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14 Dec 2022

The Oakland Bay Bridge Commemorative Coin

Young Numismatists Exchange | The Error Collector

In 1936 the San Francisco Mint minted a commemorative coin to commemorate the opening of San Francisco’s Oakland Bay bridge.

The obverse and reverse of the coin were designed by Jacques Schnier.

The mintmark is on the obverse and the date is on the reverse.

The obverse of the coin depicts Monarch ll, the last of the San Francisco bred grizzly bears. The grizzly bear is depicted on the obverse because the grizzly bear was the symbol of California.

The reverse of the coin depicts the famous ferry tower in the foreground next to the Oakland Bay bridge, there are two boats in the water, Yerba Buena (the Spanish words for spearmint) Island and East Bay Hills are in the distance. Treasure Island is not depicted on the coin because it was an artificial island not made at the time of the Oakland Bay bridge completion.

The total authorized mintage of this coin was 200,000 pieces, but only 100,000 pieces were minted. In 1937, 28,361 pieces were returned to the mint leaving 71,369 remaining. The coins were sold at drive through booths near the bridge entrance, this was the first-time commemorative coins were sold this way.

Jacques Schnier

Jacques Preston Schnier was born In Constanta, Romania on December 25, 1898, (Christmas Day). In 1903, when he was five, he and his family moved to San Francisco. In 1920 he graduated from Stanford University with a degree in engineering. Then he worked as an engineer at the Hawaiian Sugar Plantation Company. In 1936 he was commissioned by the United States Mint to design the Oakland Bay bridge commemorative coin. In 1939 he graduated from the University of California with a degree in sociology. He died in Walnut Creek, California at age 89.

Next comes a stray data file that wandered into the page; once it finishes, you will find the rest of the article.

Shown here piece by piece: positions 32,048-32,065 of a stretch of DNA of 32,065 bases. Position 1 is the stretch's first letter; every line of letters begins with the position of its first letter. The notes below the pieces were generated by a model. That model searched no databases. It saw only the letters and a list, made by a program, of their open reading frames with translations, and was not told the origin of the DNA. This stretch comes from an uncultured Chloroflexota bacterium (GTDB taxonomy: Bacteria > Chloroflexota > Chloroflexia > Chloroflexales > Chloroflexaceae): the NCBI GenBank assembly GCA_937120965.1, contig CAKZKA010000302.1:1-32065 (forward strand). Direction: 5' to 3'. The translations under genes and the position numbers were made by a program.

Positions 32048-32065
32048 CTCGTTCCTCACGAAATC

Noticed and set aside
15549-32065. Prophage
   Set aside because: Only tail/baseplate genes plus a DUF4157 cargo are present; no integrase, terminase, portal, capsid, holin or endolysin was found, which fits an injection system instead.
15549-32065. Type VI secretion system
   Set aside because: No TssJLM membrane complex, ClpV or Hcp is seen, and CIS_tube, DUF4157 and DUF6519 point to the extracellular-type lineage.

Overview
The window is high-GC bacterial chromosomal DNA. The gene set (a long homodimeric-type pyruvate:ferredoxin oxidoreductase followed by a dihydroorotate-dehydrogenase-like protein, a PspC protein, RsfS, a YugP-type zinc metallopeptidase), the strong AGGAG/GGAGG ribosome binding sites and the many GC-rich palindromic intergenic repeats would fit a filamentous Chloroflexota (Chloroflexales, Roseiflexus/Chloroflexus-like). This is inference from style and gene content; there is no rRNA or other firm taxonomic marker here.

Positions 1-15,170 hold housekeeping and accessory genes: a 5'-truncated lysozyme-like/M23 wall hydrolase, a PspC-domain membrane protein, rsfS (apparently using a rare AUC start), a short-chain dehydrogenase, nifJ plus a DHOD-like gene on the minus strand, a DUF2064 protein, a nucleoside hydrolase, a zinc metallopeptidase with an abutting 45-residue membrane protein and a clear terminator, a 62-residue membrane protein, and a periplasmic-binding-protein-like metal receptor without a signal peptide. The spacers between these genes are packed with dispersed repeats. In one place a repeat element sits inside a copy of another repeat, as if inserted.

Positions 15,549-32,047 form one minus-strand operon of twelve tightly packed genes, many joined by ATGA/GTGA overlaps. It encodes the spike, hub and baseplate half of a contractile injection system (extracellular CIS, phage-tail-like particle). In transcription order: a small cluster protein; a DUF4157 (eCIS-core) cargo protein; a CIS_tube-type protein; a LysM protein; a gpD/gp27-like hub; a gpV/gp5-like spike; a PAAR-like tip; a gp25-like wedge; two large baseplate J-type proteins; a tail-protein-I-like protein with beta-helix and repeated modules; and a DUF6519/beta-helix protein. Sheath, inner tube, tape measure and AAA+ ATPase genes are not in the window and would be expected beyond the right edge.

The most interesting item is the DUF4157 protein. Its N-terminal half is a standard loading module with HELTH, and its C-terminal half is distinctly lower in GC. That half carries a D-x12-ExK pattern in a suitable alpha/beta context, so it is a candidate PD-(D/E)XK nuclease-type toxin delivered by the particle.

The Oakland Bay Bridge

Before 1930 building a bridge across San Francisco Bay was thought nearly impossible because the safest spot to build a bridge stretched across eight miles of deep water with swift current. In 1933, The American Bridge Company started the dangerous task of constructing a bridge across the San Francisco Bay. Three years later the bridge was completed.

Monarch ll

At the end of October 1889, Allen Kelley, a newspaper reporter, caught Monarch ll, California’s last wild grizzly bear. Starting on November 10, the bear was put on exhibit at the Woodward Gardens in San Francisco, while there over 20,000 people went to see him. He was the model for California’s state flag. After being in captivity for 22 years he died. In 1911 after his death, he was stuffed and put on display at the Academy of Sciences at Golden Gate Park where millions of people saw him. His skeleton was donated to UC Berkeley’s Museum of Vertebrate Zoology where it remains today.

Comments

AC coin$

Level 6

Loved the images!! Thanks for the blog.

Kepi

Level 6

I really enjoyed your blog! Beautiful coin indeed! The one thing that caught my eye was the length of that bears claws! Wow! Impressive! ; )

Mal_ANA_YN

Level 5

Some wonderful achievements are depicted on coins. Lots more need to be too.

Long Beard

Level 5

I crossed both the Golden Gate into San Francisco and the Bay over to Oakland to see the Haight-Ashbury area where some of my music started. The Filmore West as well. So yeah, this commemorative holds a special interest for me. Thanks for sharing!

Golfer

Level 5

Very interesting and informative. Might need to look for one of these commemorative coins. Thanks for a nice history lesson.

Mike

Level 7

Great job. Never herd of this coin. Still learning after thirty years. I E joyed it very much. The history and research. Great shots. They help make the blog! I need to get my spell check fixed! Sorry about that!!

Longstrider

Level 6

Nice job on a cool looking coin. I've gone across that bridge too many times in my past. Thanks. I like that big ol' bear.

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